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Bone sarcoma statistics
New cases of bone sarcoma, 2015, UK
Deaths from bone sarcoma, 2014, UK
Survive bone sarcoma for 10 or more years, 2009-2013, England
Preventable cases of bone sarcoma, UK
- There are around 580 new bone sarcoma cases in the UK every year, that's more than 1 every day (2013-2015).
- Bone sarcoma is not among the 20 most common cancers in the UK, accounting for less than 1% of all new cancer cases (2015).
- In males in the UK, bone sarcoma is not among the 20 most common cancers, with around 330 new cases in 2015.
- In females in the UK, bone sarcoma is not among the 20 most common cancers, with around 230 new cases in 2015.
- Incidence rates for bone sarcoma in the UK are highest in people aged 80 to 84 (2013-2015).
- Since the early 1990s, bone sarcoma incidence rates have increased by around a tenth (11%) in the UK, however this includes rates in males remaining stable, and an increase in females (20%).
- Over the last decade, bone sarcoma incidence rates have remained stable in the UK. Rates in males have remained stable, and rates in females have remained stable.
- Most bone sarcomas occur in the lower limbs.
- Incidence rates for bone sarcoma are projected to fall by 5% in the UK between 2014 and 2035, to 1 case per 100,000 people by 2035.
- 1 in 1,140 men and 1 in 1,660 women will be diagnosed with bone sarcoma during their lifetime.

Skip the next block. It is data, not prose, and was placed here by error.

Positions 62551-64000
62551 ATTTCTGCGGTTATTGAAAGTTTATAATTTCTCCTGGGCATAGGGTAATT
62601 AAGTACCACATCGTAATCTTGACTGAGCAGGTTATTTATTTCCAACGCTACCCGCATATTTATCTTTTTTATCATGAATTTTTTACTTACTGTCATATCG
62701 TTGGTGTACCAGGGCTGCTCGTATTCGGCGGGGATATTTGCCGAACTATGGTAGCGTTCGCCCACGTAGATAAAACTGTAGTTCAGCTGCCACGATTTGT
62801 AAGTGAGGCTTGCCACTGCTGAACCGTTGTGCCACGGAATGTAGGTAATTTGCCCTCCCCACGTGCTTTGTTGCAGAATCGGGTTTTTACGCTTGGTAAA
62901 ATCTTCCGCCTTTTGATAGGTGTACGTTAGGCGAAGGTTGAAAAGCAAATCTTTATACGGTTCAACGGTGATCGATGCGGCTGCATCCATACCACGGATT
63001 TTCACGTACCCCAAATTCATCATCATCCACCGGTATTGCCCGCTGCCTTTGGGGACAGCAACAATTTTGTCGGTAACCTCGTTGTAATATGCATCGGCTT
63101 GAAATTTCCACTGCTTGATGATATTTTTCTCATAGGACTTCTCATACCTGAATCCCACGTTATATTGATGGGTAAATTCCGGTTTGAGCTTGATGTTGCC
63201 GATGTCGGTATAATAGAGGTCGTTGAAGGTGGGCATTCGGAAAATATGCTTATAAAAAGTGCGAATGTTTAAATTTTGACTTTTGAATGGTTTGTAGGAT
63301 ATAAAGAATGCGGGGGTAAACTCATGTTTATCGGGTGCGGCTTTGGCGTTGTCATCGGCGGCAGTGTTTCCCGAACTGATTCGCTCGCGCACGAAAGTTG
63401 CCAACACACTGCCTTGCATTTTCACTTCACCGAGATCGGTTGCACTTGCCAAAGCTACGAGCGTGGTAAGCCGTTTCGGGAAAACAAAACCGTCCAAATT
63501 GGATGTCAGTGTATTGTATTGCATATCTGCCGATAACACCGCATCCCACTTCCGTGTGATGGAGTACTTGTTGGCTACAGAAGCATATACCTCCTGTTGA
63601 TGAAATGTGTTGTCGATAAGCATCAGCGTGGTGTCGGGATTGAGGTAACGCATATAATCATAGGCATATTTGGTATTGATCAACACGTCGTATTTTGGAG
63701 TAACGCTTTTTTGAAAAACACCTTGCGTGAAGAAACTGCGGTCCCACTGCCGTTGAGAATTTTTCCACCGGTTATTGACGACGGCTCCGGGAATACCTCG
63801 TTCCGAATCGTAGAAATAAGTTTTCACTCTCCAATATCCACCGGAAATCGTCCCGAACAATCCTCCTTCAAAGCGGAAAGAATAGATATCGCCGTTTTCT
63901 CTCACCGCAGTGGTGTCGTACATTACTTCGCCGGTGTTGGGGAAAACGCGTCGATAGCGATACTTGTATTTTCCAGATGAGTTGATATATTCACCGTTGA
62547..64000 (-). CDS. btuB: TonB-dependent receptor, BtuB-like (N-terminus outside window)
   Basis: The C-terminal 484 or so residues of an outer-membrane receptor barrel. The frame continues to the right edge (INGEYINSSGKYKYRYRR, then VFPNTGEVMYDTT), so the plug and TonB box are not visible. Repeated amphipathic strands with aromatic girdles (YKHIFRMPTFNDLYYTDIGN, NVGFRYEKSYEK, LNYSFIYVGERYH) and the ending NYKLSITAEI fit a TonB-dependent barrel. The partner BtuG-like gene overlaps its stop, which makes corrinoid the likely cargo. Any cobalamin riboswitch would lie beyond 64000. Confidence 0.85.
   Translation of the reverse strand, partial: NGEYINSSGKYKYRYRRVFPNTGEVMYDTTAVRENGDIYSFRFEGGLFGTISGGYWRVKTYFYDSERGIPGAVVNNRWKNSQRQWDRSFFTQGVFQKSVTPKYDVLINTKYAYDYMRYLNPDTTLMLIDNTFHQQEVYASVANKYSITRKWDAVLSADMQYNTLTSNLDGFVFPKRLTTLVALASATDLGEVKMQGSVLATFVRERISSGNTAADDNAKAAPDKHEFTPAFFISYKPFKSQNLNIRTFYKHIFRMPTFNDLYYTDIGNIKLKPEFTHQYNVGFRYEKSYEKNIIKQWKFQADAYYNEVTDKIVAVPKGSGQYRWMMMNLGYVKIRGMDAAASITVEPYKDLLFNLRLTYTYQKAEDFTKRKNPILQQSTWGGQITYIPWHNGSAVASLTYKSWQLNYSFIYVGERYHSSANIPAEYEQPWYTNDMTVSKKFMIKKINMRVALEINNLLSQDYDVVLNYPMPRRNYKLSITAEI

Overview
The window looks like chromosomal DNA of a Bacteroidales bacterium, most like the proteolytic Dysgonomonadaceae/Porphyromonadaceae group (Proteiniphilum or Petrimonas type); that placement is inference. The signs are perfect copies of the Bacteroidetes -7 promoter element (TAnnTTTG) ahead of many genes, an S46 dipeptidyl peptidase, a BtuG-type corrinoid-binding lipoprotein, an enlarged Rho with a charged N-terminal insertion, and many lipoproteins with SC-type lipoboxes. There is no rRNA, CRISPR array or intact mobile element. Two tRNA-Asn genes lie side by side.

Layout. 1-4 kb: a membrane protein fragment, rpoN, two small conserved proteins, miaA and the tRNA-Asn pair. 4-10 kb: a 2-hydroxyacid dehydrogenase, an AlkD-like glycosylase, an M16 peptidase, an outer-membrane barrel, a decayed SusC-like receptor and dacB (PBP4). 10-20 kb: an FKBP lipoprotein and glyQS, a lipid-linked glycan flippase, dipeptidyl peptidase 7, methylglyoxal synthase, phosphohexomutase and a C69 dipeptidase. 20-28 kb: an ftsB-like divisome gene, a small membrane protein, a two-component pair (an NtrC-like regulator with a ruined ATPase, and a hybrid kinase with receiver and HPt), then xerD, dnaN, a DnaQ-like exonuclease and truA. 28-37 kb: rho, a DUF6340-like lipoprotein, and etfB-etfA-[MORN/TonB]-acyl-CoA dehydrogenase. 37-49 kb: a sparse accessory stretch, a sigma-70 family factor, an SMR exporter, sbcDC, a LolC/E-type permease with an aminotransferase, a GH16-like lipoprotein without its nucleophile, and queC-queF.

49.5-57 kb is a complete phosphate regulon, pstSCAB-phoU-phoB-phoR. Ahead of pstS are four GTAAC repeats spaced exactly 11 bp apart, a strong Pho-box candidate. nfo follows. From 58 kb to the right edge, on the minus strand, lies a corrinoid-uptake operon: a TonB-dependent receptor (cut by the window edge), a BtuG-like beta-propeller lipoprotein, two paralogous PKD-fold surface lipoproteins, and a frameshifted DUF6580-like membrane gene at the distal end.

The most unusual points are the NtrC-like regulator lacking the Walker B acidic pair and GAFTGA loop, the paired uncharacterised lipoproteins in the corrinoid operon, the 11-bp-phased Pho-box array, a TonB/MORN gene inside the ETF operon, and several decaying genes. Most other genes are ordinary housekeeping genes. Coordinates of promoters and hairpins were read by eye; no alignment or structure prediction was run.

- Bone sarcoma in England is not associated with deprivation.
- An estimated 69,100 people who had previously been diagnosed with bladder cancer were alive in the UK at the end of 2010.
- There were around 360 bone sarcoma deaths in the UK in 2014, that’s around 1 death every day.
- Bone sarcoma accounts for less than 1% of all cancer deaths in the UK (2014).
- In males in the UK, bone sarcoma is the 19th most common cause of cancer death, with around 200 deaths in 2014.
- In females in the UK, there were around 160 bone sarcoma deaths in 2014.
- More than half (53%) of bone sarcoma deaths in the UK each year are in people aged 60 and over (2012-2014).
- Mortality rates for bone sarcoma in the UK are highest in people aged 90+ (2012-2014).
- Since the early 1970s, bone sarcoma mortality rates have decreased by more than three-fifths (62%) in the UK. The decrease is similar in males (65%) and females (60%).